Pretend it’s your birthday.
More to the point, pretend it’s a milestone birthday. The Big Five-Oh. You are half a century old. A birthday that maybe you’ve been dreading, but also something to take pride in. A time to reflect about your life. Childhood, college, career, a family of your own. There’s been heartache along the way, and hopefully a whole lot of happiness. You can feel the age in your body, but you’re nowhere close to done. You have wisdom now. And you could tell people a thing or two about life. After all, you have some relatives who never made it this far.
Now pretend that you work with a bunch of histrionic, attention-seeking co-workers who are still going on and on about their 50th birthday, which was days ago.
This is what life must be like for Peter Pan’s Flight, which opened on October 3, 1971.
When Peter Pan’s Flight was born, they didn’t air a television special starring Julie Andrews. Children from the around the globe didn’t pour the “waters of the world” into his moat. Roy O. Disney — if he was even still in town — didn’t give a big speech. He spent the day going chortling with glee over all the money the other rides were making.
At age 10, a whole bunch of other rides opened up at EPCOT Center — two days before Peter Pan’s Flight’s birthday. They got a TV special too. Roy O. Disney was dead, but Disney CEO Card Walker gave a dedication speech.
Peter Pan’s Flight missed the whole thing. It was over in the Magic Kingdom, cranking through its backlog of work.
As Peter Pan’s Flight’s 25th birthday rolled around, it was forgotten again. Sure, there was a giant obnoxious pink cake in the middle of the park. But it wasn’t for him. It was for all the rest of them. Jungle Cruise, Haunted Mansion, it’s a small world (which happened to be Peter’s closest co-worker; they sat right across from each other and would sometimes chat during slow periods).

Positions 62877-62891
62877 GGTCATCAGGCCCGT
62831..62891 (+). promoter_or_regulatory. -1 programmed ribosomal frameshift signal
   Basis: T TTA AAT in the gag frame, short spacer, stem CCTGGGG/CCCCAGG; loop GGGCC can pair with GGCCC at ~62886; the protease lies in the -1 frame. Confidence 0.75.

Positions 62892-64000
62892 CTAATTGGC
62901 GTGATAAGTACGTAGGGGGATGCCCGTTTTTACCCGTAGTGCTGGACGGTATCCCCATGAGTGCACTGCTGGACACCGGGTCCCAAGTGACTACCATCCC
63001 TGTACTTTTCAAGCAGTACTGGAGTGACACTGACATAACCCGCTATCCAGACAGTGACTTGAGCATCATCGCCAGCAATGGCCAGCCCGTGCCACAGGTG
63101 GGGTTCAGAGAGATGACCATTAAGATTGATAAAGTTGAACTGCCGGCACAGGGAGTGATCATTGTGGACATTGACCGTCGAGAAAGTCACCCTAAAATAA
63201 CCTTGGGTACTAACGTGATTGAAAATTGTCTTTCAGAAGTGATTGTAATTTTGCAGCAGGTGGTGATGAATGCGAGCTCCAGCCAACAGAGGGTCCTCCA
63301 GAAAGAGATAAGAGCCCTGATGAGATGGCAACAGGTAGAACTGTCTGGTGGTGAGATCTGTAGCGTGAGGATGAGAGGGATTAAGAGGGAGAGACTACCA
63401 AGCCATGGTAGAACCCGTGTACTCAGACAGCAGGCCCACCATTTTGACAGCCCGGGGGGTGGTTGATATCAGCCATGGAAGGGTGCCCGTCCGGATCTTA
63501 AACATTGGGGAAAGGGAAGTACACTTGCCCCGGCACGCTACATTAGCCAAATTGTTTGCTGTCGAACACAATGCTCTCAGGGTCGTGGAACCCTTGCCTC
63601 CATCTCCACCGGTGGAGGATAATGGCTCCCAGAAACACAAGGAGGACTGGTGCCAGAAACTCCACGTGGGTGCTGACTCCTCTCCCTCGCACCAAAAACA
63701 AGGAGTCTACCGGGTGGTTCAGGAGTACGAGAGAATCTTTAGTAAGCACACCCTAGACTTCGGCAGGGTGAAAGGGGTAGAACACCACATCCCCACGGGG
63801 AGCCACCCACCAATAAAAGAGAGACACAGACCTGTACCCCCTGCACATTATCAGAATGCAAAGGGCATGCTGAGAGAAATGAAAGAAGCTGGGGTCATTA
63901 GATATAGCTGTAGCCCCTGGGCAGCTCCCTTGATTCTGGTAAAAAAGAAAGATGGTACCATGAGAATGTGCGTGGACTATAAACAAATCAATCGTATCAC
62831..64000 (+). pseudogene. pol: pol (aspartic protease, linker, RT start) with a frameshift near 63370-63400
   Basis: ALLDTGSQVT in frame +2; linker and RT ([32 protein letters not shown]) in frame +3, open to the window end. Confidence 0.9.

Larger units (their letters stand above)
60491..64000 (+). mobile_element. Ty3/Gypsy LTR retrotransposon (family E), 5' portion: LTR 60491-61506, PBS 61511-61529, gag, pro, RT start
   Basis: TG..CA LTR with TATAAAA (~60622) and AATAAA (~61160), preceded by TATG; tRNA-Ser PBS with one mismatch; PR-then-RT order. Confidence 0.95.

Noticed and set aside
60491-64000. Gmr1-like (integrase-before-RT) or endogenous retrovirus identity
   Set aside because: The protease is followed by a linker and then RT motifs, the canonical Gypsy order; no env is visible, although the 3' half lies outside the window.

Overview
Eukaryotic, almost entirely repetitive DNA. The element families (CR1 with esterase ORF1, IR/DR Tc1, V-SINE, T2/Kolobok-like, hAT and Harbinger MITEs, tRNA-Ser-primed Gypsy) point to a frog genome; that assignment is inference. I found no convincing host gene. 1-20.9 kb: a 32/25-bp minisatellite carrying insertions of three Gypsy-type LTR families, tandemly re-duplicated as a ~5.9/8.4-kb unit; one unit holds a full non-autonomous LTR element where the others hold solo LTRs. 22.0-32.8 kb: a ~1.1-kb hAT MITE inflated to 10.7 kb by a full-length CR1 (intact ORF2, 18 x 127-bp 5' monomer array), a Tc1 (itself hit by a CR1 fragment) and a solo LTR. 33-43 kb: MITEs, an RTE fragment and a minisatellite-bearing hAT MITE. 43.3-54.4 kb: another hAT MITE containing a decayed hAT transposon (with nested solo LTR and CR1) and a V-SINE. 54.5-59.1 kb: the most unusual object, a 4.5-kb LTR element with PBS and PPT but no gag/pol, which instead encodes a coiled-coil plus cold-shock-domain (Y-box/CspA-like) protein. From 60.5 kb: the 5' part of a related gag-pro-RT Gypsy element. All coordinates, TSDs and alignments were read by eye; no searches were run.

Every 5 years or so — on July 17 on the dot — he gets news about some distant relative in California. The one he is named after. They celebrate Peter Pan’s Flight out there. Throw him a big party along with all his cousins. It’s a star-studded affair. Drew Barrymore goes.
And now Peter Pan’s Flight is turning 50.
Peter Pan’s Flight Forgotten During Disney World 50th Anniversary
It must be hard. You’re an all-time classic at this point. A bona-fide FastPass ride. You have some of the highest demand on property. But all anybody keeps talking about is the Walt Disney World 50th Anniversary. New fireworks this, EARidescent that. It must be maddening.
They pretend to involve him, but all they’re really doing is lumping him in with all their birthdays. Like that time on The Office, when Jim decided it would be a good idea to combine all the birthdays for the month into a single consolidated party. It was a disaster. Meredith wanted devil’s food cake. Creed wanted cobbler. Andy wanted Fudgie the Whale. Jim had never been so happy to see Michael Scott return.
They’re out there celebrating the Disney World 50th Anniversary like they actually mean it. Making a big deal out of the “Opening Day” attractions. Most of them aren’t even around anymore. Mickey Mouse Revue? Transferred to the Tokyo branch. The Penny Arcade died years ago. Mr. Toad — they fired his butt. And maybe the Walt Disney World Railroad is coming back, but she’s been out on some sort of mysterious leave of absence for how many years now?
In must be so infuriating to see the Liberty Square Riverboat out there taking a victory lap. It’s not an Opening Day attraction either. It’s precisely 24-hours older than you, opening on October 2, 1971. Oh, and that’s not even the original Riverboat. It’s the one they added in 1973. They literally dropped the original riverboat from a crane, scrapped it, and buried it somewhere in an unmarked grave. So Happy Birthday to that.
Well Peter Pan’s Flight may not be an Opening Day attraction, but we refuse to let it be forgotten.
You’ve given us a lot of joy over the years. You may not be the biggest ride in the park or the most technologically advanced, but you might just be the best. When we think back on the Disney from our childhood, you’re the first ride that comes to mind. You’re the one that kept us from ever growing up.
Happy birthday, buddy.